I had this question today 10-18-11, however the wording of the correct answer was modified to “not invalid.” The answer remains the same, though the wording was cause for pause.

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11 RemandedNo Gravatar January 20, 2012 at 7:54 pm

Saw this one today. The correct answer was still B, but it was written in the double negative (not invalid).

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12 MnGirlNo Gravatar March 20, 2012 at 11:56 pm

Got this one verbatim. Easy point. Answer was the choice where it said the court held the patent invalid, but USPTO could still find the patent invalid.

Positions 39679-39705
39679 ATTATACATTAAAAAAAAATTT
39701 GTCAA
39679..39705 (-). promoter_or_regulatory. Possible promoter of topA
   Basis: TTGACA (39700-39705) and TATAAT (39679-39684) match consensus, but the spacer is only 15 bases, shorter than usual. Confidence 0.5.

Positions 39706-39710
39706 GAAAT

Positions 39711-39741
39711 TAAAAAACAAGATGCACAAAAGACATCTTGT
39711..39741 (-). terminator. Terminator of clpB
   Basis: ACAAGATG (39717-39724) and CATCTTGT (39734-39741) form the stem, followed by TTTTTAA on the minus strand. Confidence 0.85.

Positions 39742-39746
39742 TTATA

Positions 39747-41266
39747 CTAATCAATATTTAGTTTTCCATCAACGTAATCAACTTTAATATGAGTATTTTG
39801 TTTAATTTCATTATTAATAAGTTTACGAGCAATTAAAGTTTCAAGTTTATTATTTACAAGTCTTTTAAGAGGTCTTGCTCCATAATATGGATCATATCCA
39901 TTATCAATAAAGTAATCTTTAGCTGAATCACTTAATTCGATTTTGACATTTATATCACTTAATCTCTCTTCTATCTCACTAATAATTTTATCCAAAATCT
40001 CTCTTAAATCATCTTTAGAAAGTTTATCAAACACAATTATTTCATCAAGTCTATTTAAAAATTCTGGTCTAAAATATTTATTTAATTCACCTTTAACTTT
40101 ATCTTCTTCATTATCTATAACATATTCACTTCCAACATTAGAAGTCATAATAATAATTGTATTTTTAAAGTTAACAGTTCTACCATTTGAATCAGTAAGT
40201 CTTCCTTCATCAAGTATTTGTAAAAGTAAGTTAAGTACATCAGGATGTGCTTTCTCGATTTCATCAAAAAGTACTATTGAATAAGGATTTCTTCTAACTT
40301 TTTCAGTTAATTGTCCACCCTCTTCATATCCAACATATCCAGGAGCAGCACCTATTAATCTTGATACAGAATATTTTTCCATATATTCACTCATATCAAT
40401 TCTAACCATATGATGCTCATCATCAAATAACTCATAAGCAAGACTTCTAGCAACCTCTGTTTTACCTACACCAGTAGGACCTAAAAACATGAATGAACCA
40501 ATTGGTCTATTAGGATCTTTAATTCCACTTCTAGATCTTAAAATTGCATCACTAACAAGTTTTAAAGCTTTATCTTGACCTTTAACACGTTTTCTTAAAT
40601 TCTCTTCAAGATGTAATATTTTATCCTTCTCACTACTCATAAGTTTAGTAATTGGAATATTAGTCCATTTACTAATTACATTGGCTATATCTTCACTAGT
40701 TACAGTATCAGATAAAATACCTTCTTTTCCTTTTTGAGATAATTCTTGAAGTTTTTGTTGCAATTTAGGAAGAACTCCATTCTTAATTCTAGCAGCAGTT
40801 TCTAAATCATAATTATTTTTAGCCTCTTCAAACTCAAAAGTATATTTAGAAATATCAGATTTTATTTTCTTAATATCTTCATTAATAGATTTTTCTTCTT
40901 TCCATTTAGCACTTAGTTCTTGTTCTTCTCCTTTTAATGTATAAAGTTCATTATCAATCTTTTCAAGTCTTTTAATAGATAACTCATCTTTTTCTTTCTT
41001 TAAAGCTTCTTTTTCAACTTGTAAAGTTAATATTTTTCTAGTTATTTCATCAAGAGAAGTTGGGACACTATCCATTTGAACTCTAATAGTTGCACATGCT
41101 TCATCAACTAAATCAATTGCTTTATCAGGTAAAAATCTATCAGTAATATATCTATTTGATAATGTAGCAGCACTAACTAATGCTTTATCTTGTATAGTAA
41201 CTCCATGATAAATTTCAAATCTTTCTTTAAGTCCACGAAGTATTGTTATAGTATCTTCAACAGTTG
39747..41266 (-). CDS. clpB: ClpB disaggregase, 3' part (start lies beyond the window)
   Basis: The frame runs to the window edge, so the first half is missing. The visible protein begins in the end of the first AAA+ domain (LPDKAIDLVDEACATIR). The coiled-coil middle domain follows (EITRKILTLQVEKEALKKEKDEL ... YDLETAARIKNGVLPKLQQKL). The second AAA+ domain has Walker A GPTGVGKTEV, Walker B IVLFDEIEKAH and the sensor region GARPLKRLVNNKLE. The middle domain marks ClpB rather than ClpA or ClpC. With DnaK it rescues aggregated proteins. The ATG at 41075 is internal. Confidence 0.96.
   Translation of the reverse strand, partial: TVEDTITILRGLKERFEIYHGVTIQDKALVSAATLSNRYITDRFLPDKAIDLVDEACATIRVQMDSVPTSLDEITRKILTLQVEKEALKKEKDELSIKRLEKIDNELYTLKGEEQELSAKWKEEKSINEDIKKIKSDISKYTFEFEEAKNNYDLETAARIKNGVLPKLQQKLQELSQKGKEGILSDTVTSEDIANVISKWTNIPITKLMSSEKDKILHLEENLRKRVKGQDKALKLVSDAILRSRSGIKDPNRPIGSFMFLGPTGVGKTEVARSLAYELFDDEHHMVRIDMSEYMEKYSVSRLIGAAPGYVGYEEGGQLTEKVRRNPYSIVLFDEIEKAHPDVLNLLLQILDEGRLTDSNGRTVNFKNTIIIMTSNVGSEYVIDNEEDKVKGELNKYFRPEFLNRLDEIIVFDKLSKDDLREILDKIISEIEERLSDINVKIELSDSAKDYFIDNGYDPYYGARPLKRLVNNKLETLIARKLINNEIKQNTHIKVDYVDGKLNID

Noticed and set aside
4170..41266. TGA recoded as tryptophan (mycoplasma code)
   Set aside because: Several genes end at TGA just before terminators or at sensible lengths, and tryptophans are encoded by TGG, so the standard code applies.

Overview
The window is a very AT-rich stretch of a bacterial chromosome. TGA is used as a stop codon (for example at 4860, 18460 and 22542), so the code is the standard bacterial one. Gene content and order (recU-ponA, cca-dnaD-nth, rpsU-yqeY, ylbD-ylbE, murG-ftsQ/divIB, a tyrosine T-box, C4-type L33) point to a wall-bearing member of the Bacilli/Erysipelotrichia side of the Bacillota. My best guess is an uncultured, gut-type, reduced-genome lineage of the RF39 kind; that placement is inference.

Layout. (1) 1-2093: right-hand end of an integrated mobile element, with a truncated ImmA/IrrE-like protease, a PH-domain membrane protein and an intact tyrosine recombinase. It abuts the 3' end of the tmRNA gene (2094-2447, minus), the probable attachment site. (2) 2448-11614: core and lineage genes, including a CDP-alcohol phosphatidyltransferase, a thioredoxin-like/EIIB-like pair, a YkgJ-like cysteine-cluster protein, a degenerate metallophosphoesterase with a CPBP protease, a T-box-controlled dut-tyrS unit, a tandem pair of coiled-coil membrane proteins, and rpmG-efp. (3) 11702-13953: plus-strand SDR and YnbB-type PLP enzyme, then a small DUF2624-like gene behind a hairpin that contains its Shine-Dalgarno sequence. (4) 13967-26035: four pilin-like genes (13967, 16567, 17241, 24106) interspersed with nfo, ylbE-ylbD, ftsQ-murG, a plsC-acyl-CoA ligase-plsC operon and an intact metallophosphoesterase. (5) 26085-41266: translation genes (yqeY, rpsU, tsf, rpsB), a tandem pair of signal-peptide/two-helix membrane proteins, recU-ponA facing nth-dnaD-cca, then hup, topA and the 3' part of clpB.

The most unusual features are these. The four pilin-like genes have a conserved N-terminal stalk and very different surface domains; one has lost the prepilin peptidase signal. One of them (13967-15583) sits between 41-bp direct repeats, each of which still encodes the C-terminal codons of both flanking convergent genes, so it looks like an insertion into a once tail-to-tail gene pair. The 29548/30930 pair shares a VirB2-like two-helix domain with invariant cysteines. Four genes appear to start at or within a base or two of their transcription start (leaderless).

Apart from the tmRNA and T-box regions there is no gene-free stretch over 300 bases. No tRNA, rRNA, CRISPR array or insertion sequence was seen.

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13 TheGhostOfBilskiNo Gravatar April 5, 2012 at 8:04 pm

MnGirl I think you mean the Court held patent *valid* or *not invalid*, but USPTO could still find patent invalid.

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14 JAYNo Gravatar June 26, 2012 at 2:59 am

I got the same one 06/25/12. Although the court held the patent valid, somebody is trying to make it invalid.

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15 Churning Away NoMoreNo Gravatar July 1, 2012 at 2:30 pm

Got a variant but the question was looking for an answer that was NOT TRUE. Since the answer to this was given as a true statement I picked that one. I don’t remember what the answer was.

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16 Pass 8/13No Gravatar August 14, 2012 at 10:45 am

I had the NOT true one, also.

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17 ZNo Gravatar March 31, 2013 at 1:06 pm

VARIANT on 3/30/13.